Saturday, March 2, 2013

Thoughts of a Pre-dawn Runner

"Genetics loads the gun, but lifestyle pulls the trigger" - Caldwell B. Esselstyn

If you keep up the habit of running early in the morning long enough, you may pick up some interesting behaviors, display some personality quirks, and notice some things normal-time runners may not observe. I've been running early (I mean real early) in the pre-dawn hours (see what I mean by real early) for several years now. It was sorta forced on me by changes of my job venue. I used to run at noontime for over two decades, but when I changed to a different PT clinic in our Orthopedic/Rehab practice, I wasn't forced to run before work, but I felt it was only fair to my colleagues and patients to make the change since there was no shower. It was bad enough that at my former clinic after running at noon in the Alabama summer, I would come back after showering to see my 1:00 patient still sweating like I had Malaria. Doesn't instill much confidence to the patients that you're asking, "So, what brings you in today?" while you're toweling your face off and sweating through your shirt.

I grudgingly switched to setting the alarm at 4:30am, hopping (ha!!) out of bed, brushing my teeth, shaving, putting my running clothes on and be on the road by 4:50 (or 5:00 in the winter - more clothes!). I can usually tell in the first 10 steps if my ankles and muscles are going to enjoy this run, or if I'm going to literally drag my butt around the 4+ miles of Hoover streets for 45 minutes (or 50 minutes if my body really balks). But, now it's a habit, and even on the weekend, I look forward to an early start so I have an early finish. Along the way, I noticed that I have developed certain behaviors, traits, whatever...just a different perspective on running runners! Here are a few of those observations.

1. I consider 6am "sleeping in". If there is a Saturday or Sunday where I don't have a run planned, I still get up early, make coffee, read the paper, watch English soccer on TV, and wonder to myself "What's wrong with you?". Even if I want to force myself to sleep late, my body gets me up before 7 anyway.

2. I always get my running clothes out the night before. Don't want to be seen (if I could be seen) with mis-matched socks, you know. Winter is more of a challenge because when it gets below 30 degrees, I pile the layers on. This decision making would be too much of an early morning process, so by bedtime, it's ready to go. I never do this much fretting with my work clothes!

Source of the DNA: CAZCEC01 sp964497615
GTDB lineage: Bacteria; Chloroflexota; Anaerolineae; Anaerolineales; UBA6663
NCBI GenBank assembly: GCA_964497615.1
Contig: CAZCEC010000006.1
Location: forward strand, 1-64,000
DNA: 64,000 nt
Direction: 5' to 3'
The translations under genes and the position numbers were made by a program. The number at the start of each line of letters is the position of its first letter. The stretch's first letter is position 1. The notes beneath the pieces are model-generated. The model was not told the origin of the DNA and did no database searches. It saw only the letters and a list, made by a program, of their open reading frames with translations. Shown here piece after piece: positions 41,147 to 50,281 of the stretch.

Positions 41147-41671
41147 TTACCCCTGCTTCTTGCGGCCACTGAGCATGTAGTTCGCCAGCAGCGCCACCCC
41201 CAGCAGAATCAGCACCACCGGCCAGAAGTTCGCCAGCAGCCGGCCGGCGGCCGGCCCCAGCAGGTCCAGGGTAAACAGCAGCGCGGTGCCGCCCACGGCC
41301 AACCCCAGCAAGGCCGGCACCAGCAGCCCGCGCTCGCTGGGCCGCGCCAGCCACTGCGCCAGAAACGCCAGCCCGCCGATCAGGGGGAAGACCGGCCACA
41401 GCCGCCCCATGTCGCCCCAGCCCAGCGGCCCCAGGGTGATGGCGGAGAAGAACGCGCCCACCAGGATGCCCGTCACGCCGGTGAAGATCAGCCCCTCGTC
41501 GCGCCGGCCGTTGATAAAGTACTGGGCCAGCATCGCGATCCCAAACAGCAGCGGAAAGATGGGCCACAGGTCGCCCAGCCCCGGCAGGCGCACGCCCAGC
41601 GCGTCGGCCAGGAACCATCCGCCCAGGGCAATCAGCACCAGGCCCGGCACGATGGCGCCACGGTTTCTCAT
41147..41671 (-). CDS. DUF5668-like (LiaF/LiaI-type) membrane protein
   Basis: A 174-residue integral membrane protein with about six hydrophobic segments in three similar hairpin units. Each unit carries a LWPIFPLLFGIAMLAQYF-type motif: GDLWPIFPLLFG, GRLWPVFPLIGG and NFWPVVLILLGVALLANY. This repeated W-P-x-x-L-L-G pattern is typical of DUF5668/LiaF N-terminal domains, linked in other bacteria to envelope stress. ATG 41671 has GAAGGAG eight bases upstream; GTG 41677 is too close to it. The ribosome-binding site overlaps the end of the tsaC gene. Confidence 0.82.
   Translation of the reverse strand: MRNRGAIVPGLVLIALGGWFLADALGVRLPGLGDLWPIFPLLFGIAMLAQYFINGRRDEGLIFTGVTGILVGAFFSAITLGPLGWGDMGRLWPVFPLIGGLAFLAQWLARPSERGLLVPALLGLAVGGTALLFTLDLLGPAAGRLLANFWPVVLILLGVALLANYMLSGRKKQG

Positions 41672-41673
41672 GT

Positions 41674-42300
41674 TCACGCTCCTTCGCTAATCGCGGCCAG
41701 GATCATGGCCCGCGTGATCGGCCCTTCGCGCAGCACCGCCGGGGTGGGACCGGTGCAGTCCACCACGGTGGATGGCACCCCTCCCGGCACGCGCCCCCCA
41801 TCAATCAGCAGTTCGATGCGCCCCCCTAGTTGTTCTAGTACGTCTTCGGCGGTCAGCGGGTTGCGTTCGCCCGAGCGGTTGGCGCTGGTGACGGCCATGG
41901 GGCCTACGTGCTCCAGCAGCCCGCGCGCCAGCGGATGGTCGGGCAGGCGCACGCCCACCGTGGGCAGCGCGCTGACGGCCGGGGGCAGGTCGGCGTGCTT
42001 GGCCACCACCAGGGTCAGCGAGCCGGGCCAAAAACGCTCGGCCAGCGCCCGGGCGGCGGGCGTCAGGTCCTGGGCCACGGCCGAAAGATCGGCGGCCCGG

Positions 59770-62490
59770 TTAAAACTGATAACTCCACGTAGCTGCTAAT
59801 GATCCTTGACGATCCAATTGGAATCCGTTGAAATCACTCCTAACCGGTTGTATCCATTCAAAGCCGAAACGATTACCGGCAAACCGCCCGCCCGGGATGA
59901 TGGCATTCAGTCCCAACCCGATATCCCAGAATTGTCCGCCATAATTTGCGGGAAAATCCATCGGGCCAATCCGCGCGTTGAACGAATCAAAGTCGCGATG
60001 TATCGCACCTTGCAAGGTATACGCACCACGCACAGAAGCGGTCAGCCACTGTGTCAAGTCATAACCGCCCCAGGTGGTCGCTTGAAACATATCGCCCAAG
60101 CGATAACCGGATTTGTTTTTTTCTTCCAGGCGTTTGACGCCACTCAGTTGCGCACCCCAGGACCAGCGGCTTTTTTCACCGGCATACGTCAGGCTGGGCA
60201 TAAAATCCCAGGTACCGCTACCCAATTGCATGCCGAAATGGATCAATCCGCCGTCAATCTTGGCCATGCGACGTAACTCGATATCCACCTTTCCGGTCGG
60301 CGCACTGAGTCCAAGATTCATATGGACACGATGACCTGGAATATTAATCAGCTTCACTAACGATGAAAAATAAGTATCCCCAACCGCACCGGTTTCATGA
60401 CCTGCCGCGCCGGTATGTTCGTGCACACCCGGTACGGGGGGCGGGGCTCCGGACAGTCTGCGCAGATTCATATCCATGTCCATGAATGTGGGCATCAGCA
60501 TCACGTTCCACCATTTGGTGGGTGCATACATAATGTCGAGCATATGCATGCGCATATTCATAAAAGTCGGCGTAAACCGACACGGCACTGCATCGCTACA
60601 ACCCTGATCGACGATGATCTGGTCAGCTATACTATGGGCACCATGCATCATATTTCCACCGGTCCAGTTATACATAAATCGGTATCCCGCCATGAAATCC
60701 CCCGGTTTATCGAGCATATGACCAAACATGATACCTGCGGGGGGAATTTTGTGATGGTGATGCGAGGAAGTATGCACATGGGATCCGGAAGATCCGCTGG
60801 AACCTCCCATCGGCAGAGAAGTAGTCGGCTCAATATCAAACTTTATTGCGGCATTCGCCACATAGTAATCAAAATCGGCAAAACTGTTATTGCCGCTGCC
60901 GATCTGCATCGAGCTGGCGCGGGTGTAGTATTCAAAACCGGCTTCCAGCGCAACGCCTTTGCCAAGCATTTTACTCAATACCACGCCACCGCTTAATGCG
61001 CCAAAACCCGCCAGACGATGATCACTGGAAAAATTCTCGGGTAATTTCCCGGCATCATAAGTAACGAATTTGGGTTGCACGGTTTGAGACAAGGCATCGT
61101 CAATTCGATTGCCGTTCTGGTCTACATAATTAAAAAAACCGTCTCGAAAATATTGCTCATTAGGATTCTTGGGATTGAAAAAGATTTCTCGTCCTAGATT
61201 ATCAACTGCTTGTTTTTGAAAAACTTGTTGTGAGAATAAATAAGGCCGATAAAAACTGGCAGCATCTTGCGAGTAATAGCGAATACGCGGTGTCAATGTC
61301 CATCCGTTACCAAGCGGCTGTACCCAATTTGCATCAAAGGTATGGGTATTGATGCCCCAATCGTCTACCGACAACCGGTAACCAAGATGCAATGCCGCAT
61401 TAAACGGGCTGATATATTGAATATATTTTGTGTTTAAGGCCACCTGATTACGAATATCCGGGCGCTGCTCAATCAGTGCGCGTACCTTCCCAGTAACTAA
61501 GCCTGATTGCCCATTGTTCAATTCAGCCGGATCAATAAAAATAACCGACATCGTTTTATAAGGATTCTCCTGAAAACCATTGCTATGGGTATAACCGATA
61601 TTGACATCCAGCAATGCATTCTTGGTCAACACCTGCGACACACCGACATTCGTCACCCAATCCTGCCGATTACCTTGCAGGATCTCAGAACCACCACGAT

3. I run the same route every weekday morning. Most know-it-all magazines say to vary your route, but I find the same route comforting to me. Plus I know instinctively where the road suddenly dips or has a rise. With my finely tuned nimbleness as I get older and my ankles getting stiffer, this is definitely a plus.

4. I also notice that I have no idea what the names are of some of the streets are that I run by each morning. It's too dark to see the street signs. What's with that? 

5. I know the sound of the Newspaper delivery cars. One that goes by me has a pretty defective muffler that I can hear a (figurative) mile away. Normally, that would be irritating, but as he passes me, he gently taps his horn. If I could see him, he's probably waving too.

6. I know the sprinkler schedule for most homes along my route. I can't see the water from the sprinkler, but through being "kicked by the mule" more than once, I know where they are. Nothing like getting spritzed halfway through your dark, cold, winter 40 degree run. Greatly diminishes the relaxation aspect of the run!

7. I can deftly reset my mp3 player by the dim High-pressure Sodium street light hues I run under (not sure about that "pressure sodium" stuff, but I think I read that once). 

8. I HATE the sound (real or imagined) of dogs when all I can see is dark. A squirrel-sized mutt becomes a stalking coyote. Dogs can see better than me, so I just go into my "throwing the fake rock" act and they usually retreat (at least the sound seems to retreat).

9. If I get out early enough on the weekend, I can actually complete my run, shower, and take a quick (mostly unintentional) nap before my wife wakes up. Plus, I'm usually ready for some leftover pizza or pasta by 10am!

10. One big drawback...if you miss your morning run, you have the whole day to feel guilty and fat, whereas, if you're an after work runner, in a couple of hours, you'll be sound asleep.

And so, another day dawns. Al has gotten his run in. The world will stay on it's axis for another 24 hours at least. 

Unless it's too dark, I'll see you on the roads - AL 

"One child lost is too child saved can change the world" 

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